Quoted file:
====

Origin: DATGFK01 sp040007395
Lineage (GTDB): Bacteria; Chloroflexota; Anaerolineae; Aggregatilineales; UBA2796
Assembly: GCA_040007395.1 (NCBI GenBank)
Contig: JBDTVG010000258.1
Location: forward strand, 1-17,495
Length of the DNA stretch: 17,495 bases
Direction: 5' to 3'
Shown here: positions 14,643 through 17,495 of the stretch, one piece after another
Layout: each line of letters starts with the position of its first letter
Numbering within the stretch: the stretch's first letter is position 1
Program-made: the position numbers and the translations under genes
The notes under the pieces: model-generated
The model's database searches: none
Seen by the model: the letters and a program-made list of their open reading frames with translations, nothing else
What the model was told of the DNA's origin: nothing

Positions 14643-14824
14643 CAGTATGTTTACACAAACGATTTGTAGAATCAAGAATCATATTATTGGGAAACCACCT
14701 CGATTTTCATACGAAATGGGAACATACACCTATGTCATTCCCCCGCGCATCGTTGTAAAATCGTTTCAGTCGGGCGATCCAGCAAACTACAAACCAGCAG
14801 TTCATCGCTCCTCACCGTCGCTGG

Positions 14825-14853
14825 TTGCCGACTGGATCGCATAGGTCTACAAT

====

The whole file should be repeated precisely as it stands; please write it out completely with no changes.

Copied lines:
Origin: DATGFK01 sp040007395
Lineage (GTDB): Bacteria; Chloroflexota; Anaerolineae; Aggregatilineales; UBA2796
Assembly: GCA_040007395.1 (NCBI GenBank)
Contig: JBDTVG010000258.1
Location: forward strand, 1-17,495
Length of the DNA stretch: 17,495 bases
Direction: 5' to 3'
Shown here: positions 14,643 through 17,495 of the stretch, one piece after another
Layout: each line of letters starts with the position of its first letter
Numbering within the stretch: the stretch's first letter is position 1
Program-made: the position numbers and the translations under genes
The notes under the pieces: model-generated
The model's database searches: none
Seen by the model: the letters and a program-made list of their open reading frames with translations, nothing else
What the model was told of the DNA's origin: nothing

Positions 14643-14824
14643 CAGTATGTTTACACAAACGATTTGTAGAATCAAGAATCATATTATTGGGAAACCACCT
14701 CGATTTTCATACGAAATGGGAACATACACCTATGTCATTCCCCCGCGCATCGTTGTAAAATCGTTTCAGTCGGGCGATCCAGCAAACTACAAACCAGCAG
14801 TTCATCGCTCCTCACCGTCGCTGG

Positions 14825-14853
14825 TTGCCGACTGGATCGCATAGGTCTACAAT